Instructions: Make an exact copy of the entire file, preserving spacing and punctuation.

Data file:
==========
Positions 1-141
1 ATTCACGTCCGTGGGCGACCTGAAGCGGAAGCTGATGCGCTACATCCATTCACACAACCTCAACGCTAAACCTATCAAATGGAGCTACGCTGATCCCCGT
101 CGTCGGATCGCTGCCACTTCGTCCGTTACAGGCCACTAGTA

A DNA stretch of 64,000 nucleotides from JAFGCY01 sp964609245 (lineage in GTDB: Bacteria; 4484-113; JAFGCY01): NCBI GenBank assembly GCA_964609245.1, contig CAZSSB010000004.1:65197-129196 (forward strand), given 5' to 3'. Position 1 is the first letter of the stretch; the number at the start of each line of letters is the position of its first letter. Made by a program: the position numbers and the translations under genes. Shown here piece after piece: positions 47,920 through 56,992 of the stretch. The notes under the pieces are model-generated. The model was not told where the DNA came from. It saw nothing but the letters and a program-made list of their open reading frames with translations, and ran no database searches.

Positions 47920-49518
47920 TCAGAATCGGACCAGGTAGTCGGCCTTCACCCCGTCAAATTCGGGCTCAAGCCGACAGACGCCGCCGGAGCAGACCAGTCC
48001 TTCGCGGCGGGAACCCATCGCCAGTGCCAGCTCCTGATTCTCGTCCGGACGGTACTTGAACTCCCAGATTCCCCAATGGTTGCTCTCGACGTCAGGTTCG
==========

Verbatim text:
Positions 1-141
1 ATTCACGTCCGTGGGCGACCTGAAGCGGAAGCTGATGCGCTACATCCATTCACACAACCTCAACGCTAAACCTATCAAATGGAGCTACGCTGATCCCCGT
101 CGTCGGATCGCTGCCACTTCGTCCGTTACAGGCCACTAGTA

A DNA stretch of 64,000 nucleotides from JAFGCY01 sp964609245 (lineage in GTDB: Bacteria; 4484-113; JAFGCY01): NCBI GenBank assembly GCA_964609245.1, contig CAZSSB010000004.1:65197-129196 (forward strand), given 5' to 3'. Position 1 is the first letter of the stretch; the number at the start of each line of letters is the position of its first letter. Made by a program: the position numbers and the translations under genes. Shown here piece after piece: positions 47,920 through 56,992 of the stretch. The notes under the pieces are model-generated. The model was not told where the DNA came from. It saw nothing but the letters and a program-made list of their open reading frames with translations, and ran no database searches.

Positions 47920-49518
47920 TCAGAATCGGACCAGGTAGTCGGCCTTCACCCCGTCAAATTCGGGCTCAAGCCGACAGACGCCGCCGGAGCAGACCAGTCC
48001 TTCGCGGCGGGAACCCATCGCCAGTGCCAGCTCCTGATTCTCGTCCGGACGGTACTTGAACTCCCAGATTCCCCAATGGTTGCTCTCGACGTCAGGTTCG